It’s a rabid and unrelenting love letter to fans of the first three Bronx LPs; the riffs are venomous, the chugs walloping and the solos soaring, and the screams lacquered over them are enthralling and impassioned. Best is how it crystallises all the meteoric might and inimitable fury of the band’s live show – especially so via the breakneck‑paced intensity of “Breaking News” and the frenetic, fist-pumping grunt of “Curb Feelers”. 

Please note: this review is also printed in #144 of Australian Guitar Magazine, syndicated here because AG’s album reviews are no longer published online.

Bronx VI is set for release on August 27th, 2021 via Cooking Vinyl. Click here to pre-order.

CD Review: Bleachers – Take The Sadness Out Of Saturday Night

PHOTO CREDIT: CARLOTTA KOHL

Band: Bleachers
Album: Take The Sadness Out Of Saturday Night
Label: RCA / Sony
Release: July 30th, 2021

Rating: 8/10


Though perhaps not as grandiose or eccentric as its predecessors, LP3 is certainly more ambitious, sprawling and considered. The instrumentation is downright luscious, with dazzling horns and delicate strings dancing over meticulous outlines of glassy keys and acoustic twiddling.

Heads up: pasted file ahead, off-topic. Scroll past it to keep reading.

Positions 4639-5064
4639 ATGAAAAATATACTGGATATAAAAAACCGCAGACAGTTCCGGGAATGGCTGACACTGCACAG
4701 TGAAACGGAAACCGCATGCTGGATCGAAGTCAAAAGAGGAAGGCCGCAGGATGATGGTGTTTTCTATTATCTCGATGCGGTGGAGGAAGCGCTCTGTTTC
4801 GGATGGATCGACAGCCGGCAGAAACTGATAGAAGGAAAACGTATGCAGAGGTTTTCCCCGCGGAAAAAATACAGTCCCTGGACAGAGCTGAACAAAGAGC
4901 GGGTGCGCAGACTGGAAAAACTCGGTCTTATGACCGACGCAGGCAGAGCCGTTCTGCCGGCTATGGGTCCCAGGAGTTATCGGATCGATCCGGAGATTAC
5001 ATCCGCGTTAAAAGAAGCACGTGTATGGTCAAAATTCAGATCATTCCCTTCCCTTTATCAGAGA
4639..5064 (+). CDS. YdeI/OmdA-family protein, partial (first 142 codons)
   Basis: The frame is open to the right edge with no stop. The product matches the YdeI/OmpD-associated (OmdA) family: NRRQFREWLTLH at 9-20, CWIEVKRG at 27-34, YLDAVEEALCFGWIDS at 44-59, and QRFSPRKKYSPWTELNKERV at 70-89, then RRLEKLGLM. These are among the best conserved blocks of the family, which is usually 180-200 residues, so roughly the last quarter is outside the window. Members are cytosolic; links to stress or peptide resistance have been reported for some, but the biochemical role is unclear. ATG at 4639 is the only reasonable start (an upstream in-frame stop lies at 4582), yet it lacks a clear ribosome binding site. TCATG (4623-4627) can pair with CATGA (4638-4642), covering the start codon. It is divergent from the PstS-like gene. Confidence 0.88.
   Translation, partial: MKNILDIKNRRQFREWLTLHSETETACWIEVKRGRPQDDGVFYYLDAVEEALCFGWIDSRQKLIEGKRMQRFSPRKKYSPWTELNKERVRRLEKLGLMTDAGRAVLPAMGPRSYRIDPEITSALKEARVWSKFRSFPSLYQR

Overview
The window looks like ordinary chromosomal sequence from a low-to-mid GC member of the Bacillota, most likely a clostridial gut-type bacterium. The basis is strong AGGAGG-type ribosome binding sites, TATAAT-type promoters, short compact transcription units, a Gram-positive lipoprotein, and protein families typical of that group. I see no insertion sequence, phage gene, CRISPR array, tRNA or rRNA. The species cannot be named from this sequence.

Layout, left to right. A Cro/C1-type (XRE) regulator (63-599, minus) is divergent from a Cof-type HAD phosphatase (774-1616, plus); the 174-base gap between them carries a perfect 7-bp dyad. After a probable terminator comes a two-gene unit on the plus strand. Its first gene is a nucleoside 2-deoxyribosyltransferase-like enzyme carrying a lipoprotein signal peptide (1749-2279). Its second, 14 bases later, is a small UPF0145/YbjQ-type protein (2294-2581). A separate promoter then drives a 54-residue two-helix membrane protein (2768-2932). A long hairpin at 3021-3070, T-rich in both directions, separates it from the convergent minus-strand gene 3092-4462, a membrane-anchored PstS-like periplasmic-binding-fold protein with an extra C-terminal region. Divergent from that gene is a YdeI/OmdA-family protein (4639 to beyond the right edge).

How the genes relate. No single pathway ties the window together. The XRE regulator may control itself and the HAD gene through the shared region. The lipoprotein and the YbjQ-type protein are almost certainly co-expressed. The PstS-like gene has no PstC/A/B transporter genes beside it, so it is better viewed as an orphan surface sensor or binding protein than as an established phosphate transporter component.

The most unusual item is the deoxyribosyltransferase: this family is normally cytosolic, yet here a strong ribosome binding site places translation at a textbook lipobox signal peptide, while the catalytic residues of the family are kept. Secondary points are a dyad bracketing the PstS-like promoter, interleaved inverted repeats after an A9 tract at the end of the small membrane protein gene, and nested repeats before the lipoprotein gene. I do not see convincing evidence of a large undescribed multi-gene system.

The Springsteen cameo on “Chinatown” marks an early highlight – and it’s well-earned, as his influence can be felt at many points throughout of the all-around cinematic, emotive and nostalgic affair. 

Although of course it’s the big and bold pop belters that shine the brightest (see: “How Dare You Want More”, “Stop Making This Hurt”), heartrending slow-burners like the silky “Secret Life” and smoky “Strange Behaviour” add to the record a wealth of depth and character. 

Please note: this review is also printed in #144 of Australian Guitar Magazine, syndicated here because AG’s album reviews are no longer published online.

Take The Sadness Out Of Saturday Night is out now via RCA / Sony. Click here to buy a copy.

CD Review: Alice Skye – I Feel Better But I Don’t Feel Good

PHOTO CREDIT: ATONG ATEM

Artist: Alice Skye
Album: I Feel Better But I Don’t Feel Good
Label: Bad Apples / Universal
Release: July 23rd, 2021

Rating: 8/10


Equally pensive and punchy, Alice Skye’s second LP is nothing short of breathtaking. Ebbing and flowing between deep, simmering melancholy and bright, captivating dreaminess, the Wergaia stalwart simply refuses to hold back; she’s crafted a record perfect for those long, introspective late-night road trips. 

Guitars on the record are subtle and understated, but strikingly impactful when they do lead the fray – take for example the gravelly, distorted leads on “Everything Is Great” or the shimmery, ‘70s-channeling strums on “Grand Ideas”. Less really is more throughout; the bold, attention‑grabbing solo on “Browser History” feels so because it’s underscored by a simple, cantering beat, Skye’s warm, honeyed ruminations so easy to melt into on either side of it.

Please note: this review is also printed in #144 of Australian Guitar Magazine, syndicated here because AG’s album reviews are no longer published online.

I Feel Better But I Don’t Feel Good is out now via Bad Apples / Universal. Click here to buy or stream.